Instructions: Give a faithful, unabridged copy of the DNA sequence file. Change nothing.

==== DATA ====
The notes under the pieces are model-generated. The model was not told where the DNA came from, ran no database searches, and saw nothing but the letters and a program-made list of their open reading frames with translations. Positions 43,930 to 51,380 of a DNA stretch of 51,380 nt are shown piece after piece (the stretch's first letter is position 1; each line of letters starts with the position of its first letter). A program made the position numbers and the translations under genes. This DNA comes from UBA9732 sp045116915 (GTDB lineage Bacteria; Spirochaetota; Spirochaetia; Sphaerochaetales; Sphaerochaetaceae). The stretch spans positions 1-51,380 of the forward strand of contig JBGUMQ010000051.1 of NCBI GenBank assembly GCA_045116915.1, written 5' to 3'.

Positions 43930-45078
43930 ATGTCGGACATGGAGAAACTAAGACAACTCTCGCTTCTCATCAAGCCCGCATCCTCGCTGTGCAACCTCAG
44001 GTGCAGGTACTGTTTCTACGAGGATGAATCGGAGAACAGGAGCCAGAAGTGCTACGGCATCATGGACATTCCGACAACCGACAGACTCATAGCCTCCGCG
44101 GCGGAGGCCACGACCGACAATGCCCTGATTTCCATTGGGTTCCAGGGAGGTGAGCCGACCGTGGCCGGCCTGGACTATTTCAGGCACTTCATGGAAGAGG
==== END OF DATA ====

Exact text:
The notes under the pieces are model-generated. The model was not told where the DNA came from, ran no database searches, and saw nothing but the letters and a program-made list of their open reading frames with translations. Positions 43,930 to 51,380 of a DNA stretch of 51,380 nt are shown piece after piece (the stretch's first letter is position 1; each line of letters starts with the position of its first letter). A program made the position numbers and the translations under genes. This DNA comes from UBA9732 sp045116915 (GTDB lineage Bacteria; Spirochaetota; Spirochaetia; Sphaerochaetales; Sphaerochaetaceae). The stretch spans positions 1-51,380 of the forward strand of contig JBGUMQ010000051.1 of NCBI GenBank assembly GCA_045116915.1, written 5' to 3'.

Positions 43930-45078
43930 ATGTCGGACATGGAGAAACTAAGACAACTCTCGCTTCTCATCAAGCCCGCATCCTCGCTGTGCAACCTCAG
44001 GTGCAGGTACTGTTTCTACGAGGATGAATCGGAGAACAGGAGCCAGAAGTGCTACGGCATCATGGACATTCCGACAACCGACAGACTCATAGCCTCCGCG
44101 GCGGAGGCCACGACCGACAATGCCCTGATTTCCATTGGGTTCCAGGGAGGTGAGCCGACCGTGGCCGGCCTGGACTATTTCAGGCACTTCATGGAAGAGG